We tried their Pork Chashu Ramen, which had a flavour-packed – if slightly salty – shoyu broth. There was only one slice of chashu, and while it was decently fatty, the meat itself wasn’t the most tender. But having paid just $3.50 for this, we can’t really complain.
Making the perfect ajitsuke tamago is not something many Japanese eateries here have mastered, so I had low expectations. Surprisingly, the well-marinated ramen egg was boiled to the right consistency, with a oozy, jammy yolk – especially commendable, considering it’s from a humble hawker stall!
Special features of Yishun Park Hawker Centre
Yishun Park Hawker Centre isn’t your average heartland dining spot – it’s got some spiffy features you’ll never find at any other kopitiam.
They weren’t ready for use when we visited, but you can look forward to the unveiling of 2 pinball machines real soon – one featuring everyone’s favourite ogre Shrek, and the other, Simpsons-themed.
High-tech tray return system with conveyor belts
For years, there’ve been campaigns encouraging Singaporeans to clean up after themselves after meals at food courts. Here, you’re basically forced to return your tray – if you don’t want to part with an additional dollar each time you dine, that is.
When you purchase your meal, you’ll have to pay $1 for a tray deposit, which you can reclaim later on once you properly return the tray like a good citizen. After your tray reaches the end of the conveyor belt, you’ll be happily reunited with your moolah which will be dispensed into the coin tray.
Get 10% off your meal with the Tuck Shop Store Credit app
If you’re on the fence about cashless payment systems, this might just change your mind: pay with the Tuck Shop Store Credit app, and you’ll get 10% off ALL items from any store.
Simply scan the QR code on your mobile phone to download the app, and follow the instructions displayed on the Tuck Shop machine screen to top up your credits.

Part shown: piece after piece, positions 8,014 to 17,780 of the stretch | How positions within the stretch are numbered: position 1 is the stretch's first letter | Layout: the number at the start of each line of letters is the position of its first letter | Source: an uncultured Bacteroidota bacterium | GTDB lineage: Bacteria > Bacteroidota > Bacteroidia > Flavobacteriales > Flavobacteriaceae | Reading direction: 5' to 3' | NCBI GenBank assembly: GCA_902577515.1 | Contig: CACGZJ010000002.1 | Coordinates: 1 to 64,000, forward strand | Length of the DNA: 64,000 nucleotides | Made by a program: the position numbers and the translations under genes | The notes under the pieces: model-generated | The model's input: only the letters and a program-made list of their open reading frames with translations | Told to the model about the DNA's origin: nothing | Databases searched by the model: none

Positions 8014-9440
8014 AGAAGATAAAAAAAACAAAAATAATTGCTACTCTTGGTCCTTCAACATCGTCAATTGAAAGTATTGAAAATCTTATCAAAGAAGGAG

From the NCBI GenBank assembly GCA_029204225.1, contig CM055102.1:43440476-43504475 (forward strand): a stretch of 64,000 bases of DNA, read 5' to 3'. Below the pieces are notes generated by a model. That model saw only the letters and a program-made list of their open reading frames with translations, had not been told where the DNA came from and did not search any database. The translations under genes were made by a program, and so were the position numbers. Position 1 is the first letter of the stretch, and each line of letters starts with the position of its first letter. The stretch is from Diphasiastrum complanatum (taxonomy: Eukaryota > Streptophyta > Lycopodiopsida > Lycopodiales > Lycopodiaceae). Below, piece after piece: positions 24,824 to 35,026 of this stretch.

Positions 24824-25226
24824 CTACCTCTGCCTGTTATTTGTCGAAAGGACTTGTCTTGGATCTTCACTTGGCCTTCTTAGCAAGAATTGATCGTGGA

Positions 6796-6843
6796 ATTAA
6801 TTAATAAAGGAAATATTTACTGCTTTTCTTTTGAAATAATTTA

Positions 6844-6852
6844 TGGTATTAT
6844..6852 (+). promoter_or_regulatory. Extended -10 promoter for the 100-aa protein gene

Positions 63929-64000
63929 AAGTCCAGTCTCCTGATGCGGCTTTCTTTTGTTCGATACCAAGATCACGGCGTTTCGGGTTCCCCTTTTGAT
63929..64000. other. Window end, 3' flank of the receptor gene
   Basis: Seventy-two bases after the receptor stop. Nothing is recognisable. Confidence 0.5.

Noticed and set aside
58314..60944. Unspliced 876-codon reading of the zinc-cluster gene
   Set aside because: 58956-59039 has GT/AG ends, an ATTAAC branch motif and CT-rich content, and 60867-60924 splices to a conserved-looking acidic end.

Of course, you can still opt to pay using cash if you prefer.
Chill spots with bar stools and trees
The Tuck Shop has gotta be the most adorable drink stall we’ve seen at a hawker centre. With clean mint-green accents and a neon signage, it’s reminiscent of an old-school cafeteria.
Grab some Strongbow Apple Ciders, Desperados Beer, or even Erdinger on tap, and chill out at the high bar tables there. It’ll almost be like having a bar night out, but in a more lepak environment.
And other than simply being close to Yishun Park, this hawker centre has some of its own park-like details too – check out the trees and shrubs within, as well as the wooden benches where you can sit and relax.
Yishun Park Hawker Centre – Singapore’s most modern kopitiam
Confession: when I first saw Yishun Park Hawker Centre’s futuristic-looking facade and heard of all its quirky traits, I was rather skeptical. In my mind, it was going to have an “Insta-worthy” hipster interior with brick walls, along with gimmicky, overpriced dishes worlds apart from our usual hawker favourites. Boy, was I wrong.
Sure, some of the dishes here are rather different from typical hawker fare – but in a good way. While novel, they still retain that local flavour we all know and love. And that’s what makes them wonderful – they’re easily appealing to people of all generations. Everything here is reasonably priced as well, with each stall required to have at least 1 item going for $3.
Whether you’re living in the North of Singapore or not, Yishun Park Hawker Centre is worth the trip – so grab your fam and make your way down for a hearty feast full of variety!
Note: as the hawker centre has just opened, not all stalls are in regular operation yet. However, they should be going at full force within a week or two!
P.S.: don’t worry about searching for a parking spot if you’re driving here, as the hawker centre has its own multi-storey carpark!
Yishun Park Hawker Centre
Address: 51 Yishun Avenue 11, Singapore 768867
Opening hours: 6AM-10PM
Telephone: 6338 8277
Getting here: take 806 from Yishun Bus Interchange (3 stops)